With his fellow countryman Gustav Holst, Ralph Vaughan Williams is often credited with leading a “Renaissance” of English music in the early part of the 20th century. Though he did make use of modern techniques such as polytonality, Vaughan Williams was especially inspired by English folk song and the modal melodies of his predecessors from the 16th and 17th centuries. Originally composed for cello and piano, his Six Studies in English Folksong have been set for many other instruments, including violin, clarinet, oboe, tuba, and horn. These brief but hauntingly beautiful melodies make excellent studies in both phrasing and tone production.

Though the title “Romance” does appear a few times in the catalog of Weber’s works, there appears to be no such composition for trombone and piano. Is it an unpublished work by Weber that was not cataloged, or perhaps the work of another composer? It is doubtful that the piece was even written for the trombone! Despite its obscure history, the dramatic melodies and quasi-operatic character of this Romance make it an effective and rewarding work to perform.

Jules Massenet’s opera Thaïs is one of the composer’s most performed works. It tells the story of Thaïs, an Alexandrian courtesan and worshiper of Venus, who converts to Christianity. Among the most recognized excerpts from the opera is the “Mediation” for violin and orchestra performed between the scenes of the second act. Though brief in length, it is full of lyricism and emotion.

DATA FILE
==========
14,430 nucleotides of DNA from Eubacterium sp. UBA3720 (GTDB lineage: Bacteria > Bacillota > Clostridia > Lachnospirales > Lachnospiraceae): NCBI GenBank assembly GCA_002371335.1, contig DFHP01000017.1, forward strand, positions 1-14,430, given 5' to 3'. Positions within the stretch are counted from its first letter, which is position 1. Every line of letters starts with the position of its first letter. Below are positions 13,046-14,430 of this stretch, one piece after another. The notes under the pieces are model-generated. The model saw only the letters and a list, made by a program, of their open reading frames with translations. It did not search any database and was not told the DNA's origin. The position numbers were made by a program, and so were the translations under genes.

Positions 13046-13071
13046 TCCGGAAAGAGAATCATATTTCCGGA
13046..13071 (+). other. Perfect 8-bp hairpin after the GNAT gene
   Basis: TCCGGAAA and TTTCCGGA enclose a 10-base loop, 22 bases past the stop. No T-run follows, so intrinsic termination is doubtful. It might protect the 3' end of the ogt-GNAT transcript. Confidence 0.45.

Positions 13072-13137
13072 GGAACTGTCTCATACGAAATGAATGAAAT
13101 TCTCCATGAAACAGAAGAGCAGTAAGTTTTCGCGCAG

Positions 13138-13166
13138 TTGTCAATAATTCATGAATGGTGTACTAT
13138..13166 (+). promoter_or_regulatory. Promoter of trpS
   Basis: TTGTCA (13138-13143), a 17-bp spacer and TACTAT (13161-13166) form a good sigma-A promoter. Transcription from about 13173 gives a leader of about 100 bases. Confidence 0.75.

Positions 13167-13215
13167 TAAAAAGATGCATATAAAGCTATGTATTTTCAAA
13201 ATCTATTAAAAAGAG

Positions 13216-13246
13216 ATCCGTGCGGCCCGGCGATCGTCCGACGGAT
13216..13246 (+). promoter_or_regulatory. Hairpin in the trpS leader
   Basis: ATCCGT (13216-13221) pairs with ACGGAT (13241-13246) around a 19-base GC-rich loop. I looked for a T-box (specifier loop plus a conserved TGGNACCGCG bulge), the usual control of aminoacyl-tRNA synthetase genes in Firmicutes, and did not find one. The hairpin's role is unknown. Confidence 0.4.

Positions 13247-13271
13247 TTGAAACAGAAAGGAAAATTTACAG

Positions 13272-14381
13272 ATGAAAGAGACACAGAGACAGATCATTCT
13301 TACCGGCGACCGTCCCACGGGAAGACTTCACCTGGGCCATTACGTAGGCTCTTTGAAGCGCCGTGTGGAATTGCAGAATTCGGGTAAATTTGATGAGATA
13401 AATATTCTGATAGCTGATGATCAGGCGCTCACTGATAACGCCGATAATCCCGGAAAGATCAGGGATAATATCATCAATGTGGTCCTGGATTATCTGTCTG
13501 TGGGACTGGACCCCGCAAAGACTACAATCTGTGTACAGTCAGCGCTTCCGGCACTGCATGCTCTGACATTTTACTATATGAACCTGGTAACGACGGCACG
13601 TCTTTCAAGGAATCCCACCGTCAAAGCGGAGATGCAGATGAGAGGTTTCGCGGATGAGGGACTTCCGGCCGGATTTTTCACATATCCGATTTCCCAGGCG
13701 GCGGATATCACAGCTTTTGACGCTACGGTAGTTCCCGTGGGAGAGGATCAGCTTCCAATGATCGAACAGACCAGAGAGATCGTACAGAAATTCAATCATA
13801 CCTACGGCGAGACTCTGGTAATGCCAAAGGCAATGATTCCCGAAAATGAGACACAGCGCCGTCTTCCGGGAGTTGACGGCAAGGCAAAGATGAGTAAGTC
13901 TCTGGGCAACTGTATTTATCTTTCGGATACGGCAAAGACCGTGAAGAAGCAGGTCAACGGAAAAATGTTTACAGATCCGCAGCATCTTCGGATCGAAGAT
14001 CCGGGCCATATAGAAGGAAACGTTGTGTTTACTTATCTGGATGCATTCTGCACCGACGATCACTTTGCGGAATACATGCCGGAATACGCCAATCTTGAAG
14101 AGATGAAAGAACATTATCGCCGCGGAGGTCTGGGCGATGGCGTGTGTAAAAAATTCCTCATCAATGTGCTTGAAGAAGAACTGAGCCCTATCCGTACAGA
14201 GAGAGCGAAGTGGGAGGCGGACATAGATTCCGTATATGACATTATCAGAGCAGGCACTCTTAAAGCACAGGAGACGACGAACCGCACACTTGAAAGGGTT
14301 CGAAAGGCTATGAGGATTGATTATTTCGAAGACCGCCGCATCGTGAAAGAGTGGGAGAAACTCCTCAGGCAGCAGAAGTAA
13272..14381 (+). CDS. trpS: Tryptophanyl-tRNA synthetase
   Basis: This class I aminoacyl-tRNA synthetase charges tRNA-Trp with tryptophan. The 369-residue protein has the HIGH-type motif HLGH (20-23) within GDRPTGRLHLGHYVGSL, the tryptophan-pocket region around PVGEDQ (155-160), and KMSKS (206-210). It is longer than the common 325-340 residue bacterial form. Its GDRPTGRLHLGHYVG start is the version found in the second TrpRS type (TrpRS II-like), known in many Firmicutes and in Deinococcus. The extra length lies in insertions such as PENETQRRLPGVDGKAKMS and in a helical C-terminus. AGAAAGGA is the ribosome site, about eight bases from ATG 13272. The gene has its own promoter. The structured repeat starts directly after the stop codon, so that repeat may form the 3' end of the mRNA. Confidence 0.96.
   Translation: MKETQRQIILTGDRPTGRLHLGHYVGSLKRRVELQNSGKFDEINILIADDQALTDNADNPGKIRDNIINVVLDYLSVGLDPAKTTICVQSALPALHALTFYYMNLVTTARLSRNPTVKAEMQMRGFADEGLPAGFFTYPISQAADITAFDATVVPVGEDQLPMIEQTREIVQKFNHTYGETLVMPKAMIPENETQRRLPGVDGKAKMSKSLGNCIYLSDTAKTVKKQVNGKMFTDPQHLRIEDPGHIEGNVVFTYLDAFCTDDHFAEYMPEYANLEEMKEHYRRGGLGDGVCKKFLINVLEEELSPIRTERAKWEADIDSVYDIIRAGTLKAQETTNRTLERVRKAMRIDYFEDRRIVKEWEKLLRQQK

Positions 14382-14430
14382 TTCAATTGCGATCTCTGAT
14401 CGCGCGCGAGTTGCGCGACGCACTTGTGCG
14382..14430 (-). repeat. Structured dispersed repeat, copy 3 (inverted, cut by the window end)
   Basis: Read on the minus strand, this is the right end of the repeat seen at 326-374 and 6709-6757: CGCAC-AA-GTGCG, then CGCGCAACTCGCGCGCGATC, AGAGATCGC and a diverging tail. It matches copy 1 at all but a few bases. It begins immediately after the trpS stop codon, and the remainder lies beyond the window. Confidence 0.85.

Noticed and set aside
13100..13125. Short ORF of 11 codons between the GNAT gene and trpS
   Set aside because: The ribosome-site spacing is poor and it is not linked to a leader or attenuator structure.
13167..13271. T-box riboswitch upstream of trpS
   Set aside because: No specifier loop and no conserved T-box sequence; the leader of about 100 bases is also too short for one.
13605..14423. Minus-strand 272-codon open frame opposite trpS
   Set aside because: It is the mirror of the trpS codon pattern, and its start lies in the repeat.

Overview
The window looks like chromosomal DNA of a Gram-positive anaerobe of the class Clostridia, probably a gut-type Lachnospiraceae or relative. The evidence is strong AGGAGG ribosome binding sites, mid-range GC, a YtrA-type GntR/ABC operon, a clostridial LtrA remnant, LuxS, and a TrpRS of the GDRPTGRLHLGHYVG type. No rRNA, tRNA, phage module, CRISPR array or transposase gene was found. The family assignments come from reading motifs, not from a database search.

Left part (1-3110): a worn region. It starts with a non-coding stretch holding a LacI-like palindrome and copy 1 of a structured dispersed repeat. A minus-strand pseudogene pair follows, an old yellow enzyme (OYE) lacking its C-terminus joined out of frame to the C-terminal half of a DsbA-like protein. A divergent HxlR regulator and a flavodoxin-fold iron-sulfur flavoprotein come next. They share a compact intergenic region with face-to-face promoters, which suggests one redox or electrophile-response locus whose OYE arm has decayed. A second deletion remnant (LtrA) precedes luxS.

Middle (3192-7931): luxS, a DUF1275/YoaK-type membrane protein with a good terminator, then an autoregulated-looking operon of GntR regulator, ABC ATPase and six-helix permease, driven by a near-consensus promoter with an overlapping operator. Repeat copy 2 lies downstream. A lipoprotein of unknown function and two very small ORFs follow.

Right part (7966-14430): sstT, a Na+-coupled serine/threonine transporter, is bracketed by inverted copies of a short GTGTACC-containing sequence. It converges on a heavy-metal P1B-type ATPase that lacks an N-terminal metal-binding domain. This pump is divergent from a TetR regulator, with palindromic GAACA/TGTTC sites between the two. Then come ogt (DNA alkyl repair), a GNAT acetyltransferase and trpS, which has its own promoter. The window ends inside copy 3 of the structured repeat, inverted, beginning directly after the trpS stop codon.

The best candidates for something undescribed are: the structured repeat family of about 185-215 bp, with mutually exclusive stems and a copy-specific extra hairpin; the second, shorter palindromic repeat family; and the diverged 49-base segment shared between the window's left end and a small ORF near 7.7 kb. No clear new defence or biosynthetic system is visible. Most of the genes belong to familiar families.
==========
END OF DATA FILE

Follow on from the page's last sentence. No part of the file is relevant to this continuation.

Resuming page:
A gifted musical chameleon, Maurice Ravel displayed equal skill with impressionist, neoclassic, and exotic elements in his compositions. Igor Stravinsky famously derided Ravel as “the most perfect of Swiss watchmakers,” but is in fact this precision, craftsmanship, and attention to detail that have made his works so memorable. Originally for voice, the Vocalise was commissioned by the Paris Conservatory and is patterned after the famous Cuban dance known as the habanera.

Originally for clarinet (or cello) and piano, Robert Schumann’s Fantasiestücke (“Fantasy Pieces), Op. 73 consist of three movements unified by motivic and thematic elements. Schumann gave the same title to three other works in his catalog, all of which have an improvisatory, fanciful character. At times dreamy and contemplative, at others fiery and impetuous, these pieces are both challenging and enjoyable to perform.

Website Mini-Reviews